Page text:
California 'bombogenesis' storm pushes northBBC World Service | February 19, 2017
A fierce storm, dubbed "bombogenesis" or "weather bomb", has eased in southern California, while pressing on further north in the US state.
Torrential rain, flash floods and mud slides wreaked havoc on Friday and early Saturday, killing at least five people.
Metrologists said it was the worst storm to hit California in years.
Forecasters warned residents in the north, including San Francisco, to expect more heavy rain on Sunday.
Meteorologists described the storm as "bombogenesis", an intense extra-tropical cyclonic low-pressure area, or "a weather bomb".
One man was killed after a tree fell and pulled a power line on to his car in the Sherman Oaks area of Los Angeles.
A second person died in a vehicle when it was submerged by a flash flood in the town of Victorville.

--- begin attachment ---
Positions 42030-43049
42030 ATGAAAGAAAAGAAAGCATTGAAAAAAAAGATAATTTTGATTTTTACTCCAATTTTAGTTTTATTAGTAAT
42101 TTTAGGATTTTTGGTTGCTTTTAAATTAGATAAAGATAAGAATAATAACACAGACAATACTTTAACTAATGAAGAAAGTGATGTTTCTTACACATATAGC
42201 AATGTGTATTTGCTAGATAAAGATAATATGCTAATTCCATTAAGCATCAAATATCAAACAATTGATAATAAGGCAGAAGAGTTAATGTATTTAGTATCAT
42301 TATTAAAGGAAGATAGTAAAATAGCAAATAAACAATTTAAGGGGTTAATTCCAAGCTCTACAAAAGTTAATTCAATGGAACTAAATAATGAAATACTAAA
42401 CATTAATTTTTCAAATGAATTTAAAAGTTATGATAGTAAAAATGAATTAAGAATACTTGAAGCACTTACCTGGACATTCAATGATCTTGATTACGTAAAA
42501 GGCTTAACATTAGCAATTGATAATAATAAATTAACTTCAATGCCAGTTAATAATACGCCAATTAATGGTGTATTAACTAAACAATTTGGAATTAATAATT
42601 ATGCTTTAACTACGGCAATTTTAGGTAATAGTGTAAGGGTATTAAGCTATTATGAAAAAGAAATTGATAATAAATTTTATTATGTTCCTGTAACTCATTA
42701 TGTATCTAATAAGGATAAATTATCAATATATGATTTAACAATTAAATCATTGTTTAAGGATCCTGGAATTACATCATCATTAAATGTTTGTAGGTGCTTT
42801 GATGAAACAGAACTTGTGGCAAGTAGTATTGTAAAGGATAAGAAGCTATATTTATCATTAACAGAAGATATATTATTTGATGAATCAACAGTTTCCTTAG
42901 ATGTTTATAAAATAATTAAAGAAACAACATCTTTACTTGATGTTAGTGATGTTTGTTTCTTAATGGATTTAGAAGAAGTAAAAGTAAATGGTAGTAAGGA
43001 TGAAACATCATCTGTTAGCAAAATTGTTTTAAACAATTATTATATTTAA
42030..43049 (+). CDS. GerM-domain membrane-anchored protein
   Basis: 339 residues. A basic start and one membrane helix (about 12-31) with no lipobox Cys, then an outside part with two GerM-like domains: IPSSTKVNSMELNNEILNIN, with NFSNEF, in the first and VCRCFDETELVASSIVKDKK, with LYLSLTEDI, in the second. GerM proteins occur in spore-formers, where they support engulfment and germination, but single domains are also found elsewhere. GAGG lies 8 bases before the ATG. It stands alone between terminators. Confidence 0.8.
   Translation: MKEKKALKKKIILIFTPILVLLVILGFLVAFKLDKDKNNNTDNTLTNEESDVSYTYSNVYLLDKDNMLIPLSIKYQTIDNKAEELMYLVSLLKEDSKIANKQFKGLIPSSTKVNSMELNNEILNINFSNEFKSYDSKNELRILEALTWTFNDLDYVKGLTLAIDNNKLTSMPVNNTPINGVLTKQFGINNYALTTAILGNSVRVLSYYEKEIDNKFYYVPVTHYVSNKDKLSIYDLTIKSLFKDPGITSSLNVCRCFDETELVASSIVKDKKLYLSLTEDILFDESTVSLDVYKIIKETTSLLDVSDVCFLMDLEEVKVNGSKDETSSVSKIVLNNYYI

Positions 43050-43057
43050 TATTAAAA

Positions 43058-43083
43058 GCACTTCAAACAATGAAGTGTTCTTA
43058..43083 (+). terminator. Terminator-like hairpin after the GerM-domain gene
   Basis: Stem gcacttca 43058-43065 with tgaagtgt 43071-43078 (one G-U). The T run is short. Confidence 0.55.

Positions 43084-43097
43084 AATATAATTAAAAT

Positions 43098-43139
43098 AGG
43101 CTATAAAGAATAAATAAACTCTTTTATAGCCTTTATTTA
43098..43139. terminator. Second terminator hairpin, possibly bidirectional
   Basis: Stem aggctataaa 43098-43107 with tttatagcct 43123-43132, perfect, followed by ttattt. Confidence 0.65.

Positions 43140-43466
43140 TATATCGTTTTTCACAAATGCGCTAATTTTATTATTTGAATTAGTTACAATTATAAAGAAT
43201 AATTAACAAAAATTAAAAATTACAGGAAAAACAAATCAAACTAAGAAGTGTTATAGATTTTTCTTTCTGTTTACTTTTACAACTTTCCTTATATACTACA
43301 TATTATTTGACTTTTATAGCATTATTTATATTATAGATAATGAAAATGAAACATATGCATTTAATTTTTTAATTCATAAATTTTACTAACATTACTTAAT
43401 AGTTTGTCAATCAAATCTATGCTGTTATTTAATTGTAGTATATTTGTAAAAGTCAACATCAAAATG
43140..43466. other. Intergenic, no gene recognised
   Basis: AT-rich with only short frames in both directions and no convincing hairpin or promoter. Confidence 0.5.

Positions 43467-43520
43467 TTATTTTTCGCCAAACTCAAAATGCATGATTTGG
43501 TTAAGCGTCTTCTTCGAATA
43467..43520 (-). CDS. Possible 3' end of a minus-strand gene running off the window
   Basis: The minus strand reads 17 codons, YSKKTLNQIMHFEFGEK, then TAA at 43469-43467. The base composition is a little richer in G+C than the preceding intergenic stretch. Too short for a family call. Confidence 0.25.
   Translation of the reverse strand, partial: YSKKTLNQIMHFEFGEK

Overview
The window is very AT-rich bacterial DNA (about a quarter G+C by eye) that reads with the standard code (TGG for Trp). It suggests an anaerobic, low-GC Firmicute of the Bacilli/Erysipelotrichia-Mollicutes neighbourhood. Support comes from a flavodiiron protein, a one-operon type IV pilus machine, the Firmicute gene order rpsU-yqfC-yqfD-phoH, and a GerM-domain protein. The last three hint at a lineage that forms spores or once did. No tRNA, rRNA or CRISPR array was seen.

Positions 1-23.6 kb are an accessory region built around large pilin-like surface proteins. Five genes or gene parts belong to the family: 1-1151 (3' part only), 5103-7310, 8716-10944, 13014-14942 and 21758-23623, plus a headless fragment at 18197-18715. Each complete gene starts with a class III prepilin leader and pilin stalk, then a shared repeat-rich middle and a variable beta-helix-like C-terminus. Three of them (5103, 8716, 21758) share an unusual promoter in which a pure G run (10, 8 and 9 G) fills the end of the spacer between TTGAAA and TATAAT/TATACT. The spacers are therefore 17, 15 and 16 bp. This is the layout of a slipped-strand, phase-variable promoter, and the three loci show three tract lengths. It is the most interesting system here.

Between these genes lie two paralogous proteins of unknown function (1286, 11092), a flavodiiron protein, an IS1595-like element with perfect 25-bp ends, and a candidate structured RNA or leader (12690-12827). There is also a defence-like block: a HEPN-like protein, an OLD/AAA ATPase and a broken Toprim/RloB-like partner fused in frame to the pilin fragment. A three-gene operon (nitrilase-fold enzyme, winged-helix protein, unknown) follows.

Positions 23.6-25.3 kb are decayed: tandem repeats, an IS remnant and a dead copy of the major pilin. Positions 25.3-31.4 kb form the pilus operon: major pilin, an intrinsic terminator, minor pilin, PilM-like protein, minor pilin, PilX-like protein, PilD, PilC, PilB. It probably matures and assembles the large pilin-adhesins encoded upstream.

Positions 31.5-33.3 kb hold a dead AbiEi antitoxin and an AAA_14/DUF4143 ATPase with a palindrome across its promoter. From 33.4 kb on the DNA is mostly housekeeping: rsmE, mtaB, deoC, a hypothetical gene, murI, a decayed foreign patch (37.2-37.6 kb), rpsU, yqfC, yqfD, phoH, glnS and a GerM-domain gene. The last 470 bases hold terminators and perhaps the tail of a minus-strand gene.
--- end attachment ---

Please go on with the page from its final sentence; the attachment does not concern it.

Two others died in car accidents in the San Diego area, and another person was found dead after being swept into a creek in Ventura County.
Evacuation orders were lifted in the towns of Duarte on Saturday afternoon (local time).
The north of the state has already experienced fears of flooding at the tallest dam in the country, Oroville Dam, when more than 180,000 residents were evacuated from their homes last week.
Authorities at the dam have been working to lower the level of the lake and have said it has continued to fall despite the storm.